About seven years ago (Jesus), I found for sale in the college library a copy of “I Have No Mouth And I Must Scream” and one of “The Deathbird Stories”. Beautiful books, first editions. Had I had the foresight to hang onto them they could probably pay two months rent right now. Unfortunately, I did not have the foresight to hang onto them as after reading them I came to an important conclusion.
I did not like Harlan Ellison very much.
Now some years later in the wake of Snow Crash and my reevalution of Neil Stephenson, I began to wonder what other writers I may have unfairly left on the dust heap. Perhaps Harlan Ellison was one of those fellows. After all I was overly sensitive at that age, and I just read The Whimper Of Whipped Dogs in Dark Descent. It was overwritten and hectoring but had a certain flare. And lots of smart people like him: Neil Gaiman, Stephen King, Patton Oswalt. Why not give him another shot? So I bought his seminal collection Dangerous Visions and decided to watch the documentary about him, Dreams With Sharp Teeth, to give myself a bit of an overview. Having done so I’ve come to an important conclusion.
I still do not like Harlan Ellison very much.
Ellison is in the simplest terms, a bully. The worst kind too, one who can dish it out but can’t take it. The fact that he is occasionally brilliant helps not one whit. After all even the lowest bully must occasionally flash some charisma or not even the most craven toady will follow. Make no mistake I’m not saying that Ellison does not occasionally write brilliantly. He has stories, like “I Have No Mouth And I Must Scream” that are literally unforgettable. Stories that sear themselves to your brain, that you don’t so much read as see like vivid brain burning fever dreams that threaten to lobotomize in their intensity. What I am saying is that it is not worth wading through the other ninety percent of self aggrandizing dreck in order to get there. His occasional brilliance only highlights just how far short most of his stuff falls.
If you’ve never read Harlan Ellison he can be a little tough to get around. Though not as his followers will try to convince you, impossible. He writes mostly, but not solely science fiction and pops up a lot in his own work. If you take a shot every time you encounter the word “I” in an Ellison work you will be dead before the first page is finished. He’s basically an ugly, dancing imp version of Kurt Vonnegut (Compare Repent Harlequin Said The Tick Tock Man to Harrison Bergeron. Go! You’re welcome grad student whose dissertation I just came up with). If Kurt Vonnegut’s message was “Damnit babies you’ve got to be kind.” Ellison’s can perhaps be summed up as “Damnit babies you’ve got to be unkind.”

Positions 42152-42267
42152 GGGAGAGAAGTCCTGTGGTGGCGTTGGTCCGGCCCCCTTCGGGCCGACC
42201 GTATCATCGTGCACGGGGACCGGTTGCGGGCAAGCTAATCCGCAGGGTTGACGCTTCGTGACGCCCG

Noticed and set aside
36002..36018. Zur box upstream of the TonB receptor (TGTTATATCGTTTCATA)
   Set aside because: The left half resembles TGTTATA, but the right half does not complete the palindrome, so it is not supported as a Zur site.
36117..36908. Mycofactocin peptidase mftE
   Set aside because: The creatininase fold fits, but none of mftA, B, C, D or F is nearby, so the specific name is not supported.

A lot of different things upset Harlan Ellison and he yells about them all very loudly. He stamps his feet and pounds his fist and threatens to hold his breath until his little face turns red thanks to the unfairness of politics, and religion and the kind of world where rats eat babies. Of course, nothing upsets Ellison quite so much as questioning something he believes him. You should see him throw a shit fit about file trading, if you ever want to see some fine hypocrisy. I guess we should question all systems but Capatalistic ones ey Harlan? Anyway every once in awhile Ellison composes a story around one of his tantrums and every once in a greater while that story is a work of genius. What can I say, even a blind squirrel eventually finds a nut. But if there’s an author with a higher miss to hit ratio I have thankfully never encountered them.
As for the movie it’s hagiography. Not particularly remarkable hagiography either. A more appropriate title would have been "A Lot Of Famous People Like Harlan Ellison.” Well bully for them. It is this movie’s misfortune to come so close in my viewing after The Z Channel a truly warts and all portrait, that managed to convey the importance of its subject and the respect of his friends, without being a white wash. There’s a moment where an interviewee briefly suggests in the mildest possible terms, that Ellison’s devotion to making a crazed spectacle of himself has distracted others and himself from his actual work and perhaps made it so Ellison has not achieved his full potential as a writer. He is hustled off stage and never heard from again. Why would we want such a dark ray of, you know, interesting viewpoint when we can cut back to Robin William’s mugging?
Yet like the man itself the documentary occasionally shows exactly why people read and respond to Ellison’s work. Just flashes mind, flashes of the brilliance that Ellison is undoubtedly capable of. Like I said, I never said that Ellison is not capable of genius. Just that I am sick of walking through the minefield of his other stuff in order to find it. For all I care he can keep it.